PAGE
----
Walking around the city is a visual feast — from the piazza to the Fountain of Diana in the center of the island — but the real feast is, well, actually feasting. I lucked out and snagged the last free table at Sicilia in Tavola, a small restaurant with a warm, cozy atmosphere and fresh, handmade pasta. My helpful server told me that spaghettoni alla siracusana (10 euros) was “typical Syracuse” — thick spaghetti noodles served with anchovies, garlic, parsley and bread crumbs. It was simple, well-prepared, and very powerful (those anchovies!). An obligatory Aperol spritz cost me an additional 5 euros.
The star of my Syracuse eating tour, though, lay behind an unassuming orange awning in the Ortigia street market on the north end of the island. Several people I’d spoken to, including Gabriella from my hotel, recommended Caseificio Borderi and its huge, generous sandwiches. I walked in and ordered one of their signature submarine-style creations that featured, among other things, thinly sliced beef, fresh mozzarella, peppers, tomatoes, olives, capers and oranges for a bit of acidity and sweetness. It was the size of a small football and cost just 5 euros — and could easily have made for two filling, delicious meals. One of the friendly owners, Nazarena, said I would be welcome to come back and make cheese with her husband.
My adventures didn’t stop in Syracuse. I used the city as a jumping off point to explore other cities in the region, including a day trip to Noto, a small city that was just a 3.80-euro train ride (about 30 minutes) from Syracuse. I’d decided to travel to Noto in part because of its beauty, including its stately cathedral and beautiful Church of San Domenico, both of which I visited. But I was really there because of Corrado Assenza, an acclaimed gelato, cake and pastry magician who was recently profiled on Netflix’s “Chef’s Table: Pastry.”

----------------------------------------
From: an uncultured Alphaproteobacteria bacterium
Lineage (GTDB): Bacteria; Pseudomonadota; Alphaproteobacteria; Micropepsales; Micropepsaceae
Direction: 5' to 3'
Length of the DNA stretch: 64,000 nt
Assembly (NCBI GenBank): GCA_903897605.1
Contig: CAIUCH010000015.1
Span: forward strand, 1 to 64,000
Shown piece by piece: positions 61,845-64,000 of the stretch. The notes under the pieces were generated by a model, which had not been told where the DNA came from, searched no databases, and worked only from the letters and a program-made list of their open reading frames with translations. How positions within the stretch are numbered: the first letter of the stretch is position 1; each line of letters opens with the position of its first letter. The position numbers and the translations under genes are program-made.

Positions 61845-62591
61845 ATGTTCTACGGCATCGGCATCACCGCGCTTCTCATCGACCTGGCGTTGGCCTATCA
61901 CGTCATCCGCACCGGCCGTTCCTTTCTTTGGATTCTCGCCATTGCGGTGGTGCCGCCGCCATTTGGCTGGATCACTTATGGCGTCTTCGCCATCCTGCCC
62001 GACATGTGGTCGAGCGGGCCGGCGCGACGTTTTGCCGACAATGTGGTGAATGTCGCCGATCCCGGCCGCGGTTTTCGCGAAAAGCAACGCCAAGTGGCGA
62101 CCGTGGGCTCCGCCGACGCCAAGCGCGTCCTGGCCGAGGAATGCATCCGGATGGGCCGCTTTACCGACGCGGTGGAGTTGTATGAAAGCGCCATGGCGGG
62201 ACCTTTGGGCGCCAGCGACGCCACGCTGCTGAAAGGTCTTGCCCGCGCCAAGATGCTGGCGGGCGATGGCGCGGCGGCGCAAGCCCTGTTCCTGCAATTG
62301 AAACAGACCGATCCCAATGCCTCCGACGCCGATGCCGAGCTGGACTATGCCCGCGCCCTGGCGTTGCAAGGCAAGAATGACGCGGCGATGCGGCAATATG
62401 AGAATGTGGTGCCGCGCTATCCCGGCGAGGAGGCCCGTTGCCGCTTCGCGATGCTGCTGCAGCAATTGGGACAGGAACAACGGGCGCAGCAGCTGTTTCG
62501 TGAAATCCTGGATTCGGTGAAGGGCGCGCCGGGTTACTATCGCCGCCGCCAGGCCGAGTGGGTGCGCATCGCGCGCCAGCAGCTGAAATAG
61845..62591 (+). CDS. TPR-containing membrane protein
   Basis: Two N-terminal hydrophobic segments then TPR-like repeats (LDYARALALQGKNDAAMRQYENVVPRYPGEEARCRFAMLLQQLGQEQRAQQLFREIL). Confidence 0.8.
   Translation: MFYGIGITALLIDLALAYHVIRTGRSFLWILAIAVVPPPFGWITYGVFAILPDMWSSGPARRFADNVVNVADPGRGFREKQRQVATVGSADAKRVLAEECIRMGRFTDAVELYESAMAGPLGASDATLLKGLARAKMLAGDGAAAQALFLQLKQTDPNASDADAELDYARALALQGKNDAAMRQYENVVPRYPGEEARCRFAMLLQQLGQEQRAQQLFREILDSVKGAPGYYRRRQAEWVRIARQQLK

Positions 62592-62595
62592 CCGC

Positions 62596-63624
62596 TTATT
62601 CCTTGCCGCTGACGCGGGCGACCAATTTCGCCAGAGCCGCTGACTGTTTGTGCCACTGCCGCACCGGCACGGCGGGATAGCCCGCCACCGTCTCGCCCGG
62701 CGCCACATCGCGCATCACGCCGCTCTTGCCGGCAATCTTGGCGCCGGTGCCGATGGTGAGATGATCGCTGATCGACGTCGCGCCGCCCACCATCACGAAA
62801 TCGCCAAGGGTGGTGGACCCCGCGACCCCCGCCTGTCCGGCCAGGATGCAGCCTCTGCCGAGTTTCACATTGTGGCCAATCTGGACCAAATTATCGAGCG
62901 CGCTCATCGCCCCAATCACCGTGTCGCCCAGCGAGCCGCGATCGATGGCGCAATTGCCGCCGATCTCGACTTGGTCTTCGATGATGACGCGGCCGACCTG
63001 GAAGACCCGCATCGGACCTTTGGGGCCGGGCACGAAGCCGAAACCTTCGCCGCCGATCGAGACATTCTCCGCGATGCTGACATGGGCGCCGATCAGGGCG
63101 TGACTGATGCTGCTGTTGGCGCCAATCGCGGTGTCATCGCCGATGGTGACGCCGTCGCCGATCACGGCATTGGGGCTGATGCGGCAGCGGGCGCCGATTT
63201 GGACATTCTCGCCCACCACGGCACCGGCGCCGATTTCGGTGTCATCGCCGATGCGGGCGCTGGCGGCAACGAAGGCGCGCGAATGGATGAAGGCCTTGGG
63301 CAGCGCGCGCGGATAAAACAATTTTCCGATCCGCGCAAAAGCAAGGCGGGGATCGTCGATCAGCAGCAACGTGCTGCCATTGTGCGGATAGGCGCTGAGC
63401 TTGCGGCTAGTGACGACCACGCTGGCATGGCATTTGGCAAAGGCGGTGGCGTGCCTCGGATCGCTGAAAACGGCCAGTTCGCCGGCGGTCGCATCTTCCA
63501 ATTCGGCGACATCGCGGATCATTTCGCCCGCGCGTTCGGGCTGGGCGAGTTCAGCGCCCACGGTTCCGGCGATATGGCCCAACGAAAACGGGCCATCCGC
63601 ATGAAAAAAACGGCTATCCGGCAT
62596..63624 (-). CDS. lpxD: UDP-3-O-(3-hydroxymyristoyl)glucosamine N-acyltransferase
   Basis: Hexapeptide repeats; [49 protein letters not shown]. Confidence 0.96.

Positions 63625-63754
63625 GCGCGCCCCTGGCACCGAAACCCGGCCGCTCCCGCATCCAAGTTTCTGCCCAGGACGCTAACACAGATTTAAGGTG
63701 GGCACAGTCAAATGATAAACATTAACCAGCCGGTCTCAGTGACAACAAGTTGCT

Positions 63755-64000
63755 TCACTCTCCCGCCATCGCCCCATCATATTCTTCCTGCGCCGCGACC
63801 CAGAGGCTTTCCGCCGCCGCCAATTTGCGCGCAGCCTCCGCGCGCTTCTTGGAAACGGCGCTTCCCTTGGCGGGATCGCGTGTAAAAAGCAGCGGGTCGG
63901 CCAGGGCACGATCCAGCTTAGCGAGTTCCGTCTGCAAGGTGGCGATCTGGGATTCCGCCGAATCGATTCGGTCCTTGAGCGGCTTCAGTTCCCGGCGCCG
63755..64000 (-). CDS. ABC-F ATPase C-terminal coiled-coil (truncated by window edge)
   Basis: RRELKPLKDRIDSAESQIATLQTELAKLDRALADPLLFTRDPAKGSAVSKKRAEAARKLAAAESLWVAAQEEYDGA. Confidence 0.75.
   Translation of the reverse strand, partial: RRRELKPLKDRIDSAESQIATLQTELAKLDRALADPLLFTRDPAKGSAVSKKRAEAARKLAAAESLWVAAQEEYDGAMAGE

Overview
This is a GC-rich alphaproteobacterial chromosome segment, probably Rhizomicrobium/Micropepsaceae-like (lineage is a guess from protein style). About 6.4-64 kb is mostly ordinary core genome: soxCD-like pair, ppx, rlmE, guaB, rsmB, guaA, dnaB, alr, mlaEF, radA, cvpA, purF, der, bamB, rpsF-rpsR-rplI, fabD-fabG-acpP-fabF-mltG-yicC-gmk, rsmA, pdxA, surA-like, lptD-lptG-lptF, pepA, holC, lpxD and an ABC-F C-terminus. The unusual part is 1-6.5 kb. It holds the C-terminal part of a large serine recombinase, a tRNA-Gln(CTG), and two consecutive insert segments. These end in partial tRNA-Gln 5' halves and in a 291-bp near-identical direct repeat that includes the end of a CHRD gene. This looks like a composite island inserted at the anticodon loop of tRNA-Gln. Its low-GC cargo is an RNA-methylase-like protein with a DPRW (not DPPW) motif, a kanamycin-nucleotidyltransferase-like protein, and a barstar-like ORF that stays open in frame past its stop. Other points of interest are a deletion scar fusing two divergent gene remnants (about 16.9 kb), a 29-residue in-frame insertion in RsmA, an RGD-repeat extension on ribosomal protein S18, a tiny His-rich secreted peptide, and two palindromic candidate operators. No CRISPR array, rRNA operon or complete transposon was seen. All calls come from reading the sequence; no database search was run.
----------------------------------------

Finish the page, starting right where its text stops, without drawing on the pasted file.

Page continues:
I walked from the train station into the center of town, making a beeline toward the two cafes and gelaterias I’d read about online: Caffè Costanzo and Mr. Assenza’s Caffè Sicilia. They both had, I was lead to believe from my online research, comparably excellent gelato. While Caffè Costanzo was quite respectable (I paid 3.50 for two flavors stuffed into a brioche bun), I found Caffè Sicilia superior.
For my cone (2.50 euros), I had one scoop of chocolate and one of almond with cinnamon — each intensely flavorful and impeccably smooth. I also sampled torrone (nougat) and ricotta, the latter of which perfectly balanced sweetness and tangy sharpness. But the gelato wasn’t the only star at Caffè Sicilia. A cassatina (4 euros), which resembled a small cake, was wrapped in a colorful marzipan casing and about as perfect a version as I could have hoped for. A cannolo (3 euros) stuffed with ethereal sheep’s milk ricotta was wrapped in a light, flaky shell that wasn’t remotely greasy or heavy. I took my treats to go, though plenty of people were eating in the small, quiet dining room.
One of the elements that distinguishes Caffè Sicilia is its use of local produce, an area where Sicily really shines. I went out past the Porta Reale di Noto on the eastern end of the city, a large structure resembling L’Arc de Triomphe, and bought a bag of Sicilian bitter almonds (3.50 euros) and some dried Sicilian tomatoes (2 euros) from some roadside vendors.